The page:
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posts filed under: tutorials

2013 - 5 - 22 / 12:57 pm / tutorials

Disable ESC in Fullscreen on Adobe AIR

Disable ESC in Fullscreen on Adobe AIR

One of the issues with building a desktop application with Adobe AIR is that there is a built in function in the runtime that will cancel any full screen mode when the user pushes the Escape key. This is mostly a functionality of Flash, but it carries over to AIR since AIR is pretty much an extension of the Flash runtime.

Fortunately when you're using the AIR runtime you can actually override the default functionality of the Escape key and keep your application full screen when the user pushes Escape. This came up in Offspring Fling because I was using the Escape key in my UI design. The user pushes Escape to return to the main menu, pause the game, or skip cutscenes, so it was a problem when escape also canceled the game's full screen mode.

The fix for this is super easy and straight forward. First you just need an event listener on the stage for the KEY_DOWN KeyboardEvent.

//listen for key down event and trigger escOverride function
FP.stage.addEventListener(KeyboardEvent.KEY_DOWN, escOverride);

Now here's what the escOverride function looks like.

private function escOverride(e:KeyboardEvent):void {
if (e.keyCode == 27) {
e.preventDefault();
}
}


The keyCode for the Escape key is 27, so whenever a key is pressed the function escOverride is called. If the keyCode was 27, then the preventDefault() function will prevent the default action from being triggered. In this case, it's the "exit fullscreen" action.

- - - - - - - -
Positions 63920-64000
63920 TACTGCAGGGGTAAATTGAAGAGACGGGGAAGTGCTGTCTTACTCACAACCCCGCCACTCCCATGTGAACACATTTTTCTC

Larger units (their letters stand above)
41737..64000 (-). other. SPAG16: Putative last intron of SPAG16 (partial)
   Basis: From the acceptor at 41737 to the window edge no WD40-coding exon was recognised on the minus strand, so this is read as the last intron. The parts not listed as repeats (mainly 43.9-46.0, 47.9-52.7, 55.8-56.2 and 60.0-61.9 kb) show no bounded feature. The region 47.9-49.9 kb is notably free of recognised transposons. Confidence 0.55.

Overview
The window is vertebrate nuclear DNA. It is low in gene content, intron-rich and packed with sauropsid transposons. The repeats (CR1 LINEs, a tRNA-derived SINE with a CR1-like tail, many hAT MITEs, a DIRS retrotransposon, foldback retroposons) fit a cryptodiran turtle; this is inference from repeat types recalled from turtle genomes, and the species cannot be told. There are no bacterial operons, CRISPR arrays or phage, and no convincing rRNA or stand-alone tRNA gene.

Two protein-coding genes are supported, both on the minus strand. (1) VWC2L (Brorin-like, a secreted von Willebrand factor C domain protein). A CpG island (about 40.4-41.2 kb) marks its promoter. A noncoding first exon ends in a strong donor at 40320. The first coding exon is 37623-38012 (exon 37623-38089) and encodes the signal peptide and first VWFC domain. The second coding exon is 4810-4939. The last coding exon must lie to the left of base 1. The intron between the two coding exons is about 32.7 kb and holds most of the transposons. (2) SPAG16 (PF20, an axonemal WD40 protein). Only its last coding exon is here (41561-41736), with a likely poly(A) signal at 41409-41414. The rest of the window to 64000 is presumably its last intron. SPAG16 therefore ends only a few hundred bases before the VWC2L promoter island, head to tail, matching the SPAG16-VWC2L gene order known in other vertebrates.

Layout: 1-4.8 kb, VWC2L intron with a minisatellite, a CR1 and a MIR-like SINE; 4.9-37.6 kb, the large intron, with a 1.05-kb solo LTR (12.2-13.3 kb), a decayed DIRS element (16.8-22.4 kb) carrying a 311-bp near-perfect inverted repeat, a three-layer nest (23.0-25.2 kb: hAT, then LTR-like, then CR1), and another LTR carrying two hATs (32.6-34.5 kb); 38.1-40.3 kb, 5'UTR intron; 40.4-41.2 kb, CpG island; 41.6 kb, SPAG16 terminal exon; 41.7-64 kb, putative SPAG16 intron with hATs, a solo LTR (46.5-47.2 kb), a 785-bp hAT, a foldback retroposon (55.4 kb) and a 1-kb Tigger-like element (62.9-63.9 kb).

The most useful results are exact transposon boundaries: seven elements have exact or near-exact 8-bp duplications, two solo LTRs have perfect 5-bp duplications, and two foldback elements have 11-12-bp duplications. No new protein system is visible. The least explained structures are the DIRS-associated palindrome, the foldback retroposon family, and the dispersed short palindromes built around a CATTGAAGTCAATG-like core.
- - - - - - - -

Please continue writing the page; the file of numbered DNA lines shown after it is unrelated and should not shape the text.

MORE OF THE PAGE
There you have it! With just 4 or 5 lines of code total you can prevent your Adobe AIR game from canceling fullscreen when the user pushes Escape. With great power comes great responsibility. (Also note that I believe this is impossible in a normal swf build. The preventDefault() function only works in Adobe AIR.)

8 Comments

2013 - 5 - 14 / 11:03 am / tutorials

AS3 State Machine

AS3 State Machine

State Machines are the greatest thing I've ever discovered when it comes to programming games. More and more I'm beginning to realize that a lot of the structure of the tools I've used is in fact a state machine!

Finite State Machines
To find out exactly what a state machine is, check out this wikipedia article which describes them as "...an abstract machine that can be in one of a finite number of states. The machine is in only one state at a time; the state it is in at any given time is called the current state. It can change from one state to another when initiated by a triggering event or condition; this is called a transition. A particular FSM is defined by a list of its states, and the triggering condition for each transition."

An example of this in action in my games are the guards in Super Ninja Slash. They have a couple of different states. Idle, Alarmed, Shooting, and Dead. That covers all their bases for their behavior.

Without using a state machine, writing code for all of that behavior can quickly become a giant mess of if statements and booleans. With a state machine, I can completely separate all the code for the guard's Idle state, the Alarmed state, Shooting, and Dead. read more

3 Comments

2013 - 4 - 23 / 4:00 pm / tutorials

FlashDevelop to iPad Workflow

FlashDevelop to iPad Workflow

I recently got one of them new fangled iPad things and I heard on the internet that Adobe AIR is actually pretty decent at building things for iOS. Offspring Fling used Adobe AIR so I'm already a little familiar with how to build for Windows and Mac, but it turns out that iOS is an entirely different beast... sort of. The set up and configuration of the whole workflow can be a nightmare, but once it's over then you'll have a set up that lets you push F5 to build right to your device!

Follow along on this series of text and images and hopefully you will be enjoying pushing the F5 key on your keyboard and seeing an app pop up on your iOS device! Also put on some relaxing music because some parts of this tutorial might be hard to understand and frustrating. I'm using Windows 7 64-bit for this. read more

15 Comments

2013 - 4 - 8 / 12:21 pm / tutorials

FlashDevelop with HaXe NME and HaXePunk

FlashDevelop with HaXe NME and HaXePunk